This famed omakase mini-chain on Fifth Ave (it also has locations in Tokyo, Honolulu, London, Paris, and Shanghai) serves some of New York's finest raw fish, almost all of which is imported from Japan. Dinner at the 16-seat sushi counter isn't cheap -- we're looking at $300-400 per person -- but it's worth the splurge to experience the work of the masterful team, led by sushi chef Masaki Saito, who relocated from Tokyo to head up this outpost.
Traditionally-trained sushi chef Yuji Sano is behind the unfussy but masterful creations at this casual Park Slope sushi restaurant. The combination of exceptionally fresh fish, surprisingly low prices, and neighborhood feel has helped Taro garner a loyal following among south Brooklynites. The menu is à la carte, but there is an omakase option at the bar -- a wise choice as the prime seats allow for a front row view of Sano's work. Rich tuna, sea urchin, and monkfish liver laid atop warm, vinegary rice all await you.
The hip hop blaring from the speakers is antithetical to New York Sushi Ko’s elegant Omakase style dining, but then again, nothing about this Lower East Side sushi spot is conventional. Chef John Daley breaks away from tradition in both technique and presentation at his eight-seat counter, where he serves his modern prix fixe menu with panache. There are two tiers for omakase at lunch, and one for dinner (the a la carte menu is only available to walk-ins, and only after a certain time), where your meal and experience are in Daley’s tatted hands. He sources ingredients from famed Japanese fish markets, evident in both taste and price point (we give you full permission to splurge on the finest fish in the world, if you can get a seat).
Accessed through the soba izakaya Daruma-Ya, this tiny basement sushi bar hooks up next-level sushi, like the signature ikura nigiri topped with a quail egg, flash-fried tile fish with ponzu sauce, and lobster tail with uni sauce. All of that and more makes Sushi Azabu one of the best sushi restaurants in all of New York City.
This omakase spot may be tiny but that doesn't mean it's not lively. Clocking in at only 18 seats, Kosaka makes up for lack of space with a jazzy, high-end approach to sushi. The a la carte menu is usually seasonal: pick for yourself or order from a chef's tasting menu.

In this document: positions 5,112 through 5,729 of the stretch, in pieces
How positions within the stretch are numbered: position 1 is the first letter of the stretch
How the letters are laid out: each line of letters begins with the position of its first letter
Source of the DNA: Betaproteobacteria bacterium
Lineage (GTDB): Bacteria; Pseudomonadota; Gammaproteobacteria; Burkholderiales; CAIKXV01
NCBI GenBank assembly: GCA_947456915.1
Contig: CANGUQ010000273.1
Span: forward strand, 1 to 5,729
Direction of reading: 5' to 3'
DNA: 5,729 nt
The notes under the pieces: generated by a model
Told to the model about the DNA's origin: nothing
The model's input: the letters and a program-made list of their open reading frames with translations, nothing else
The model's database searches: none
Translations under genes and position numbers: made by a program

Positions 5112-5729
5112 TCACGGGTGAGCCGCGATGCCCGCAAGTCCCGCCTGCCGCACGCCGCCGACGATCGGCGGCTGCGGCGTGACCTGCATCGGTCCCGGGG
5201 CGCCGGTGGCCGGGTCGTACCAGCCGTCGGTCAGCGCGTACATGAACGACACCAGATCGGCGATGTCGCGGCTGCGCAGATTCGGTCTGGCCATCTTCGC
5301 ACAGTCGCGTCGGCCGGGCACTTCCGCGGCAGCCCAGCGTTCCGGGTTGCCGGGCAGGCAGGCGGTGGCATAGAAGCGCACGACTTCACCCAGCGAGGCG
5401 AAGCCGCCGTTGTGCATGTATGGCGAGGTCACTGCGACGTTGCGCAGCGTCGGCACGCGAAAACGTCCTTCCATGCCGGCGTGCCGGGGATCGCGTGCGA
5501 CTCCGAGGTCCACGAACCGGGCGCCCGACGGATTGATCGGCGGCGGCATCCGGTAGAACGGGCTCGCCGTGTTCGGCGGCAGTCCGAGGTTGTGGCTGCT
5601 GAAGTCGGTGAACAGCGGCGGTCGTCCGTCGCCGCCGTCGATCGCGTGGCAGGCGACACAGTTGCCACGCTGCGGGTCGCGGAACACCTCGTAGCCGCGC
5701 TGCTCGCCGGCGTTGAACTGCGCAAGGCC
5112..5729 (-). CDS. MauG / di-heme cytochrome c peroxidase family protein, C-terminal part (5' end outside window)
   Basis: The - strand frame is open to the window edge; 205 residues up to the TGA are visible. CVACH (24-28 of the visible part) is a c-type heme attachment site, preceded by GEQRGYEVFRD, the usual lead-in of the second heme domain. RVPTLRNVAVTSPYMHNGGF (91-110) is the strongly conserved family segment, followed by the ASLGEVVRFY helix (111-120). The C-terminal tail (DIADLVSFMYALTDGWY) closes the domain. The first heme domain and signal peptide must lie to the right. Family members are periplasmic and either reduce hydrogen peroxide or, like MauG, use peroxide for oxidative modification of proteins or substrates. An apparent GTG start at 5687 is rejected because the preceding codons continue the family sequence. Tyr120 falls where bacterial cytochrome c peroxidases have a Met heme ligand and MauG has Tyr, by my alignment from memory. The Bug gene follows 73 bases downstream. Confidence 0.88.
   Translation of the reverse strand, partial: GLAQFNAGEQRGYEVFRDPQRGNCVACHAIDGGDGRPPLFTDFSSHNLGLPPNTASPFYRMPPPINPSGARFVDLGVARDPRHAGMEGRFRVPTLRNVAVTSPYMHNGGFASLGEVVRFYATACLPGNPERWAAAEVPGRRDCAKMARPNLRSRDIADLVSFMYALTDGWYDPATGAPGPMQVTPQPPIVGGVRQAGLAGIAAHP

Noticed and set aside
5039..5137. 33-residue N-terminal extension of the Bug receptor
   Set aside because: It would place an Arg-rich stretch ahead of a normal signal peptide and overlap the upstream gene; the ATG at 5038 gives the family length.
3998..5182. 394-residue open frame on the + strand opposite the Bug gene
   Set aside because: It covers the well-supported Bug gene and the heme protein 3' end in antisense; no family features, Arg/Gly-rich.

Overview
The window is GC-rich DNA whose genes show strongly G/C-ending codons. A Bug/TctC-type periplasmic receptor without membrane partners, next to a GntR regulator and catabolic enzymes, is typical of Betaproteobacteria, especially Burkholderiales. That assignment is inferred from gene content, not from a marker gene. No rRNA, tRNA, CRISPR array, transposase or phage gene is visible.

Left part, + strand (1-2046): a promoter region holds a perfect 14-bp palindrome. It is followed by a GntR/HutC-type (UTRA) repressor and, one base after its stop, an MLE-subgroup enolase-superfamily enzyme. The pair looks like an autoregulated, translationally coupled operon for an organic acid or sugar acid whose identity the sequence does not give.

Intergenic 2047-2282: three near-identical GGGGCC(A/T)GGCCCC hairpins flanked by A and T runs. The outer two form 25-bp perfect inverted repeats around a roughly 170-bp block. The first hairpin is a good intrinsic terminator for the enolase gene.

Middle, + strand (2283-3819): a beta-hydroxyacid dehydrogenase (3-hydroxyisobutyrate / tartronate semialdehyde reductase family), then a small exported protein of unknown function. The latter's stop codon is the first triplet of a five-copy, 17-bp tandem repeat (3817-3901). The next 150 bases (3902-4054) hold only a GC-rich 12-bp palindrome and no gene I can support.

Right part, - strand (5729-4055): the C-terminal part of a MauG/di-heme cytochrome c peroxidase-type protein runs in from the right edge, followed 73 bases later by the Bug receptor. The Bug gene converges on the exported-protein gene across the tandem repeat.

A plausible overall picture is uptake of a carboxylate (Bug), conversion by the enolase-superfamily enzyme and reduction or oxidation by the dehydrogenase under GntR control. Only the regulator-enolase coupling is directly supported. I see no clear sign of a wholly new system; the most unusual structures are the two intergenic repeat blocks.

This minimalist sushi restaurant has gained a loyal following at both its Chelsea and Upper West Side locations among neighborhood regulars who know that the go-to order is the spicy tuna crispy rice. On a scale of one to 10, where one is the sushi restaurant you only know from Seamless and 10 is upscale omakase, Momoya is a six. The space is casual but not so casual that you'd rather eat at home, and the sushi and sashimi options are traditional, thoughtful, and above all, fresh. The drink menu, too, is far from basic with a wide variety of sake and wine.
15 East is a Union Square sushi joint that's doling out some of the best omakase in the city. Specialties like ice-cured wild sea bass are prepared minimally so all the different flavors and textures can shine in all unadulterated glory. The Michelin-starred Japanese eatery also augments its super-fresh ingredients with seasonal produce from the Union Square Market. Sushi bars were made for solo dining and of course your favorite local joint will do, but if you want to up your game, reserve a seat at 15 East’s nine-seat sushi counter and let the magic begin. Order à la carte, or omakase -- $65 for 10 pieces of sushi or sashimi -- and enjoy a personalized tasting from newly appointed Chef Noriyuki Takahashi. Don't be surprised if famed chefs like Jean-Georges Vongerichten are sitting next to you.